Pryor, who notes that "this probably will co-exist with the New Amsterdams in some capacity, I just have to wait and see what that capacity is," shouldn't need to prove that he is a successful solo musician after so many years of honing his chops in bands, but ultimately does do so on this album. And while he didn't set out to do so, he joking admits that's the root of the disc's title.
"It's tongue-in-cheek," Pryor laughs. "I'm trying to convince you that I can pull this off."
Sherri Dupree-Bemis (Eisley)
Max Bemis from Say Anything met Sherri DuPree from Eisley
With their four older siblings and cousin comprising indie pop outfit Eisley, their brother-in-laws consisting of Max Bemis of Say Anything and Darren King of Mutemath, their mother being a vocalist and their father being a drummer and a band manager – it surely would surprise none that Christie and Collin, the two youngest members of the DuPree family, would choose to embark on an equally creative and musical path of their own. The young duo has essentially grown up on the road, having toured alongside Eisley nearly non-stop since they were young kids, and have made the move to sharing the stage with the band as the opening act on recent tours.
Prior to their days of performing though, the band spent their time honing their skills, learning as much as possible about music and songwriting, and developing their own unique sound. “I think I was 13 or 14 when I first started trying to write songs, I would just open up Garageband and record myself making up melodies and such. Then after a while I asked one of my sisters to show me a few chords on guitar, and started writing songs that way,” states Christie. “And since our mom sings too, we grew up always singing with her.”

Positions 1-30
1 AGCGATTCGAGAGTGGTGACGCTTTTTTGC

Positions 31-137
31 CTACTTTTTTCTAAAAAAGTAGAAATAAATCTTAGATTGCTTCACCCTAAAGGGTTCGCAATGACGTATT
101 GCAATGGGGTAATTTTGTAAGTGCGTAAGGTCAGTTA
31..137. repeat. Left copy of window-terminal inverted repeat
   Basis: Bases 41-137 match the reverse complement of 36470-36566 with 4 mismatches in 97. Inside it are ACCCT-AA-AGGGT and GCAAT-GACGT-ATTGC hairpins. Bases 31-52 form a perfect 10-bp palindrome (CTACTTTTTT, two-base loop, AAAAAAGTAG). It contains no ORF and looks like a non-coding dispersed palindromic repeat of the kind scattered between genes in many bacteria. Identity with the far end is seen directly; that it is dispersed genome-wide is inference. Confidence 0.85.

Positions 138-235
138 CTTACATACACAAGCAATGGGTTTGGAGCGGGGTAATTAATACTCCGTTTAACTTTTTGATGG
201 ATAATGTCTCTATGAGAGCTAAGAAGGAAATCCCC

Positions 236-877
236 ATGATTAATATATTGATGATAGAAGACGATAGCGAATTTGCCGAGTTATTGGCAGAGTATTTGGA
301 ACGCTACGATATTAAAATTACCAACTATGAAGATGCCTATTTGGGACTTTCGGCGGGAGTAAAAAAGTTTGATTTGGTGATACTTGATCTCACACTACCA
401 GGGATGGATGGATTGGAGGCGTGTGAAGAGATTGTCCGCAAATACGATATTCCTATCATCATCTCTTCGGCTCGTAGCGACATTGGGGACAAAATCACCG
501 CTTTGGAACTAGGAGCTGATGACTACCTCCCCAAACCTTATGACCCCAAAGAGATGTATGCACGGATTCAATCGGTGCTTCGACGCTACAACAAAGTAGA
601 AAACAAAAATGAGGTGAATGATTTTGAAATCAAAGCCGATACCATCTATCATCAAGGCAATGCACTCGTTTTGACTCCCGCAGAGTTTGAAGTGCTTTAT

Christie kicked off her recording career in 2010, with the aforementioned Darren King serving as engineer on her very first [untitled] EP, which led Christie to the first tour offer opening for Eisley. Having accompanied Christie on guitar for the tour, it only made sense to have Collin officially join her as a collaborator on the project when it came up for the follow-up recording, and first official release.
The four-track album, Through The Rough, was recorded in their hometown of Tyler, TX, with the assistance of Andy Freeman for the recording, engineering and mixing of the EP. The duo self-released the album on March 6, 2012 and later released a vinyl split 7” with Eisley, featuring the EP’s title track, on July 3, 2012.
The true beauty of Through The Rough lies within its seemingly simple, yet subtly intricate compositions. While on the surface each track carries the sound of delicate sweetness, further listens reveal a mesmerizing darkness within the lyrics, fueled by the pure pain of love lost. Musically the album is airy and whimsical with light, dancing guitarwork and gentle percussions guiding along the angelic, emotional vocal work of Christie. Their memorable tunes blend together elements of indie, folk-Americana and pop music - reminiscent of the innovative likes of Iron and Wine, Red House Painters, and Bon Iver, offering a graceful, modern sound that is sure to appeal to the masses and displays a musical maturity well beyond their years.
Merriment will spend the remainder of the year touring in support of Through The Rough and writing for their next release. “We’re both overjoyed and so thankful that people have been responding so well to our EP,” Christie concludes. “And we hope that they’ll love whatever we do next too!”